If you want to arrive at knowledge of the name of the victor and the vanquished, so that the latent secret of God in the hidden [side of] things (sirr al-Lāh al-kāmin fī-l ghuyūb) will be revealed to you, then calculate the name of the parties involved in battle according to the following rule: eliminate nine, until that which remains is nine or less, then enter this in the table. You will know the winner is the highest number, when the two numbers are different [i.e. one even and one odd]. If both numbers are alike [i.e. both even or odd], then the smallest of them is the winner. If they are equal, then one of them both is the lord of the sword and the other one is the lord of the pen, the dominant party is the party of the sword.15

In the table mentioned, the letters of the Arabic alphabet are given the following values:

And these are the values of the letters: ālif, yā’, qāf and ghayn have a value of one. Bāʾ, kāf and rāʾ have a value of two. Jīm, lām and shīn each have a value of three. Dāl, mīm, tā’ have a value of four. Hāʾ, nūn, thāʾ have a value of five. Wāw, sīn, khāʾ each have a value of six. Zāʾ, ʿayn and dhāl have a value of seven. Ḥāʾ, fāʾ and ḍāl each have a value of eight. Ṭāʾ, ṣād and ḍhāʾ have a value of nine.16

In the case of the battle between Azbak min Ṭuṭukh and Aḥmad Ibn Hersek, the alphanumerical method requires its user to compare the value of the ism Azbak (1 + 7 + 2 + 2 = 12, of which the sum of the digits equals 3) to the value of the ism Aḥmad (1 + 8 + 4 + 4 = 17, of which the sum of the digits equals 8). In a battle between an eight and a three, that is between an odd and an even number, the highest number will be the victor. In this case, that is eight or Aḥmad ibn Hersek. The outcome of this calculation is written down in the text itself. However, as we know, the battle in Adana was won by the army of the sultanate of Cairo. The authors do not discuss this explicitly, but, as explained above, Ibn Timurbāy emphasizes that Azbak did not lead the troops during the battle in Adana. Instead, he appointed ‘Timrāz, the ‘amīr of arms’ (amīr silāḥ) as deputy and sent him to the city of Adana with the troops’17. The value of the ism Timrāz was 9 (4 + 4 + 2 + 1 + 7 = 18, sum of the digits is 9), as mentioned by Ibn Timurbāy elsewhere in the text. The impact of Timrāz on the outcome of the battle is not explicitly discussed here, but the enigmatic fragment in the text discussed above provides an explanation, and – in that way – also a clear example of how ‘ilm aḥkām al-nujūm and the science of letters relate to each other for these authors.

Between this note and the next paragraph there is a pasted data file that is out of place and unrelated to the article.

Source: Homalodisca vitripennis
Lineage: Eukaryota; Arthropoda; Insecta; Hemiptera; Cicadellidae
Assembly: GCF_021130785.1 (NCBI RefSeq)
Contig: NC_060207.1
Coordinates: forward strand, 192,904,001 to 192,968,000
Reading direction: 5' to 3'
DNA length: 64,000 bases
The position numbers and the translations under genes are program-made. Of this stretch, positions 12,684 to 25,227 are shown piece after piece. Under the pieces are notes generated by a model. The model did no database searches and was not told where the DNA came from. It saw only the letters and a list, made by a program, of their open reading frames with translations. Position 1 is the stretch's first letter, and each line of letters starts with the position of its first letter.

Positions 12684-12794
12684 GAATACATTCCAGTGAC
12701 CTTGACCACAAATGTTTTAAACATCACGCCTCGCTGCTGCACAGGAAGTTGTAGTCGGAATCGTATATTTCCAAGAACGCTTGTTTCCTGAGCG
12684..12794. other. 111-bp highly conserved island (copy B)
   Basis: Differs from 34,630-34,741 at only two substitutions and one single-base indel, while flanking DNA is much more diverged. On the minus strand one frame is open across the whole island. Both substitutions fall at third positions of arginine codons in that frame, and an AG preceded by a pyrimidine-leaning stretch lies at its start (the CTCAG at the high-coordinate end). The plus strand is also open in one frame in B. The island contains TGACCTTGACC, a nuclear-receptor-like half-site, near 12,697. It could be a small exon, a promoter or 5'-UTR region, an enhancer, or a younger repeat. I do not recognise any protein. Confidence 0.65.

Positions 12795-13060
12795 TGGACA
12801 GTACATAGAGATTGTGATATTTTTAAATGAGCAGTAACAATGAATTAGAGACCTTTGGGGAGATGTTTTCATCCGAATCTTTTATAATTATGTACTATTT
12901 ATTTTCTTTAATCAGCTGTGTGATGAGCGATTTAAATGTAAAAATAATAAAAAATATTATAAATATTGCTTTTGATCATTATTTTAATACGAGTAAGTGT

The Malik of sciences and his Wazīr

Both the stars and the names of the commanders provide part of the explanation on why the Mamluk army is the winning party here. Of course one could ask oneself how ʿilm aḥkām al-nujūm is related to this alphanumerical method. This is discussed by the authors in the first part of the text on al-ghālib wa-l maghlūb. There, they introduce their view on knowledge. They write:

Know that the letters, although they are inside the forms of the soul, are the treasures in which God placed noble secrets and subtle signs, [that is] some of the numbers whether in composition or in singles, related to the state of their [i.e. the beings’] consistence. Their individual parts show themselves through their immaterial spirits by means of their bodily forms in which God brought into being the world and in which He put the signs, and made them the signs of the stars/signs (aʿlām al-aʿlām)18 and the secrets of judgements.19

In this paragraph, the authors suggest that in reading and interpreting the signs of the stars we get an indication of the numbers that constitute their form, a number that is referred to in the language we use to talk about these stars. Their form (ṣūra) is the ideal, non-material part in them that makes up their essence and that keeps the parts of their body together as a principle of unity. This is not only the case for the stars, but for all existing things. Letters are used to name all existing things, that is, all combinations of form and matter.20 In this way, letters give us an idea of the number specific to the essence of a being and are thus a part of the ideal world inserted in matter. Citing the ikhwān’s letter on magic (sihr)21, the authors further clarify that: